A confession: I am probably too angry to be writing about the Ravi Zacharias scandal. The report from the outside investigator, as reported by Christianity Today, regarding the abuse of multiple women by the apologist, demonstrates that the pattern here was worse than what even those expecting the very worst could have imagined. This report pictures not a mere “moral failure,” but a pattern of predation that can only be described as criminal, sociopathic, and, indeed, satanic.
My friend David French has published an extensive account over at The Dispatch, which looks at the report—and other information we had not yet seen—in extensive, and gut-wrenching, detail.
In some ways, perhaps I am especially angry about what we learn in this report because of the personal aspect. Two of those treated reprehensibly when raising what turned out to be completely accurate lines of questioning on this—Sam Allberry and Ruth Malhotra—are friends of mine, and I resent the way that they were lied to and dismissed with gaslighting. And part of it is that I, to an order-of-magnitude less seriously, was lied to myself.
In planning the MLK50 conference for April 2018, mapped out years before, we had invited Ravi Zacharias to speak on the implications of racial injustice for Christian apologetics. When the first reports of the allegations about correspondence between Zacharias and a woman in Canada surfaced, I was alarmed not just by the allegations but by Zacharias’ response to them. He told me that he was falsely accused, and that these allegations were false—in general terms.
But I said to him and to his team that I failed to see how, if that were so, he could not definitively state that he had not had any sexual conversations in this way with a woman not his wife, and that he had never, as reports suggested, pleaded with her not to tell her husband or that he would kill himself. We canceled Zacharias from speaking at the event.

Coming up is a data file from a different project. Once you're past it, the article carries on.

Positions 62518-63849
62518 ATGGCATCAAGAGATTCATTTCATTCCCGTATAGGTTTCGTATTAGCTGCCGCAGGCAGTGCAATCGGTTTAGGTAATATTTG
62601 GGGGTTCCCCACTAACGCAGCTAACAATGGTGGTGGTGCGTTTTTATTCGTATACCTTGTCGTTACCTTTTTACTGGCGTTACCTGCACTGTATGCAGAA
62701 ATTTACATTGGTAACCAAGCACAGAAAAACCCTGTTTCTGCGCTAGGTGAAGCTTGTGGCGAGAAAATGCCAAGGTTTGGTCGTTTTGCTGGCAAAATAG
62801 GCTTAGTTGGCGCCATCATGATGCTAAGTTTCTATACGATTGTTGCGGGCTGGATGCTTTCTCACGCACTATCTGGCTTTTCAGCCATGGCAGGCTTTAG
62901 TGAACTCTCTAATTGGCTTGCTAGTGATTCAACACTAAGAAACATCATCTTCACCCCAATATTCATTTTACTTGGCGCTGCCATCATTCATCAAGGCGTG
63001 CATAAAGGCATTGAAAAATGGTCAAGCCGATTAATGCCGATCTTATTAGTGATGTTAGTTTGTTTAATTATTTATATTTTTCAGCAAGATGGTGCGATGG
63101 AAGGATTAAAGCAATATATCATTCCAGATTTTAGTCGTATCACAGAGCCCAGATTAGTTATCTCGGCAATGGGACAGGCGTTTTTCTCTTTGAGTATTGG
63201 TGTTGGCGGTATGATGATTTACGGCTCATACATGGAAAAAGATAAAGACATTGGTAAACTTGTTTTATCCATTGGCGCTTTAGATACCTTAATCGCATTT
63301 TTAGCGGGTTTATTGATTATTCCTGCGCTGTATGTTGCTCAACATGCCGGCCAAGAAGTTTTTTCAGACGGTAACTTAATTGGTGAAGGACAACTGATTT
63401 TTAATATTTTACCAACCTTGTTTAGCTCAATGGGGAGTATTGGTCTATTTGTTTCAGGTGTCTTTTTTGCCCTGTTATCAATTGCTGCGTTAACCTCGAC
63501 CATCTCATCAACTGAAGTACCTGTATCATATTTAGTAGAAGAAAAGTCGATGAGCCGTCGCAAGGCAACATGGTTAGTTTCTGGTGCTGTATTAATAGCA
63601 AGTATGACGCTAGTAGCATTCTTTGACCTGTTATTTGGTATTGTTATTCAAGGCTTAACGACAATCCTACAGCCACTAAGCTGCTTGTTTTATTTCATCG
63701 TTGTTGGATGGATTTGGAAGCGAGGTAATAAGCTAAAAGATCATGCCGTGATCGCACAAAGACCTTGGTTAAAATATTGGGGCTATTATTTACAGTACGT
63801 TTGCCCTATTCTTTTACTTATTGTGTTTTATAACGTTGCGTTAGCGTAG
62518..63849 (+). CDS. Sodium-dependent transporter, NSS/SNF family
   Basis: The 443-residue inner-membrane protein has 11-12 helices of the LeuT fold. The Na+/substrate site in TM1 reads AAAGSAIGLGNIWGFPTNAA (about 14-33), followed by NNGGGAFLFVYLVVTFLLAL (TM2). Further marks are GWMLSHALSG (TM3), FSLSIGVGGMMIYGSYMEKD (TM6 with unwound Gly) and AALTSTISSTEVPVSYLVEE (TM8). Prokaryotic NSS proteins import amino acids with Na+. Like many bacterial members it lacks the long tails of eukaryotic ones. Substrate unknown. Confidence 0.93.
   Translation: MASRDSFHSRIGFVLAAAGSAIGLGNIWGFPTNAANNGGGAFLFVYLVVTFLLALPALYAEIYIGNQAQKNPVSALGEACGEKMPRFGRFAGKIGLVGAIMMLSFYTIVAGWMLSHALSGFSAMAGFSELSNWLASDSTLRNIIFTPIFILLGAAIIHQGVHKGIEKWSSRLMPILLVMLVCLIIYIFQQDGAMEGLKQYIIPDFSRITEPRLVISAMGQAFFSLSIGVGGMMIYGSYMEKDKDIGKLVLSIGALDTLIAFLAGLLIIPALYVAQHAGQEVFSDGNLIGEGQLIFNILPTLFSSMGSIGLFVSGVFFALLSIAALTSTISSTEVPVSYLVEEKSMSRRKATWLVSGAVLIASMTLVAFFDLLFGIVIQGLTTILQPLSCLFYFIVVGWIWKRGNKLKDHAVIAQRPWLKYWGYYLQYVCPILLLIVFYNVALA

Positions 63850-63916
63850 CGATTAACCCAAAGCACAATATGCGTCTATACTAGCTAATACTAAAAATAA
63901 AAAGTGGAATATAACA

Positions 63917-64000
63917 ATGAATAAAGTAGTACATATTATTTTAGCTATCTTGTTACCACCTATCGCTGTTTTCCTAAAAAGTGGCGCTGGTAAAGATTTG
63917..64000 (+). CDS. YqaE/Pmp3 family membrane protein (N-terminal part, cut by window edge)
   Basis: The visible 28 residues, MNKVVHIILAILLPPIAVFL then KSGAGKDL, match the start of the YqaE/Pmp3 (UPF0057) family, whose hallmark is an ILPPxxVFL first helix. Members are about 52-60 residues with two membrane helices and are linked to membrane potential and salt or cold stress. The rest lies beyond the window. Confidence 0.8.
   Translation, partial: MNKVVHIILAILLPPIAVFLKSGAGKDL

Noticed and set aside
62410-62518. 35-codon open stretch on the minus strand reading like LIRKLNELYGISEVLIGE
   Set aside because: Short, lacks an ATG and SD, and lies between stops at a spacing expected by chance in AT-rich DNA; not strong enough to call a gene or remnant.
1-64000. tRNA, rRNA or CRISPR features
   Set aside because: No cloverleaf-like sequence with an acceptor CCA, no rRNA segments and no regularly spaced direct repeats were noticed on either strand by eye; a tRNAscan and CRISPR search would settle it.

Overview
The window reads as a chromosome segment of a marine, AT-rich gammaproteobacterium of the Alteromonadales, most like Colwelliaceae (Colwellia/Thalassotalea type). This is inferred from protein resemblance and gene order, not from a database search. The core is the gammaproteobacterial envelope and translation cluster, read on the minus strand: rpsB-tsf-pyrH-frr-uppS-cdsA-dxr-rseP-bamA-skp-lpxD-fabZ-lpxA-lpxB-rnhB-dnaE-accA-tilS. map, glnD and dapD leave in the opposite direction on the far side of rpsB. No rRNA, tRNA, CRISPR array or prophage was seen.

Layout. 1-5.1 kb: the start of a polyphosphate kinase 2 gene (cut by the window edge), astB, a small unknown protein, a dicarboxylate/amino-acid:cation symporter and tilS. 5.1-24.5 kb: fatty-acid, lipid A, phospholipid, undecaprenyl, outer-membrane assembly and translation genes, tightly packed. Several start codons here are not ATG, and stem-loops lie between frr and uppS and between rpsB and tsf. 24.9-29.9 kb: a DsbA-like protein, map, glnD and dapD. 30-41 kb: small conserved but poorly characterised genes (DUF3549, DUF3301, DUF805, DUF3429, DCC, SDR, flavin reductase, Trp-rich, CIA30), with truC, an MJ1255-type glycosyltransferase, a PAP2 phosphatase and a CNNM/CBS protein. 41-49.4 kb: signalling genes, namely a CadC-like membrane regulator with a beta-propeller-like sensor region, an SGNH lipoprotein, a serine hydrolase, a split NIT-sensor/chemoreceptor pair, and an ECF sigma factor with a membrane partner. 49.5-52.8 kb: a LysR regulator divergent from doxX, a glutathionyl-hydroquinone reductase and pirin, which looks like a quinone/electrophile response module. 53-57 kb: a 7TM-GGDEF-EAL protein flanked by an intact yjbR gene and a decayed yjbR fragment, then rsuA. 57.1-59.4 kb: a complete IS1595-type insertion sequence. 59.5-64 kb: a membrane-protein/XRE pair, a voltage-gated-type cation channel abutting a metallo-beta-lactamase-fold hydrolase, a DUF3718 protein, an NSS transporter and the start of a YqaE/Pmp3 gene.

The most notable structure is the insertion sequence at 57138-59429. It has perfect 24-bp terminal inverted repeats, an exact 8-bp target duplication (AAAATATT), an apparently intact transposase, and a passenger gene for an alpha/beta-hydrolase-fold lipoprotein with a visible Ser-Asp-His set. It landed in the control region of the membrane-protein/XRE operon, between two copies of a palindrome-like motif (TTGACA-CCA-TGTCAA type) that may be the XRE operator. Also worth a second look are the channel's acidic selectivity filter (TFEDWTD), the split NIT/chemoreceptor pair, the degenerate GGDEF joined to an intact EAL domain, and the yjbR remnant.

He was angered by that and made that very clear. He then had mutual friends call to seek to get me to change my mind. I said no. They assured me that time would show that Ravi was innocent of these charges—and I said that certainly could be true, and that I hoped it would be, but that I would not share a stage with him with what seemed to me to be evasive responses to very serious allegations. As time went on, of course, we along with the whole world saw that the allegations were far more than just what had been reported in the media. We also learned about payments and non-disclosure agreements. Every time more came out, the worse it was. And now this report reveals even worse than what we could have imagined. This is enraging at every level. How could charges like this have happened without those responsible looking at his electronic devices (which ultimately revealed the truth)?
But what enrages me the most is what the report reveals about the way that Zacharias allegedly went about preying on his victims: by using the name of Jesus Christ to do so. One woman reports that after she experienced what she described as rape that Zacharias had her pray with him, thanking God for “the opportunity.” Such an action would be unspeakable—an act of blasphemy to empower predatory violence.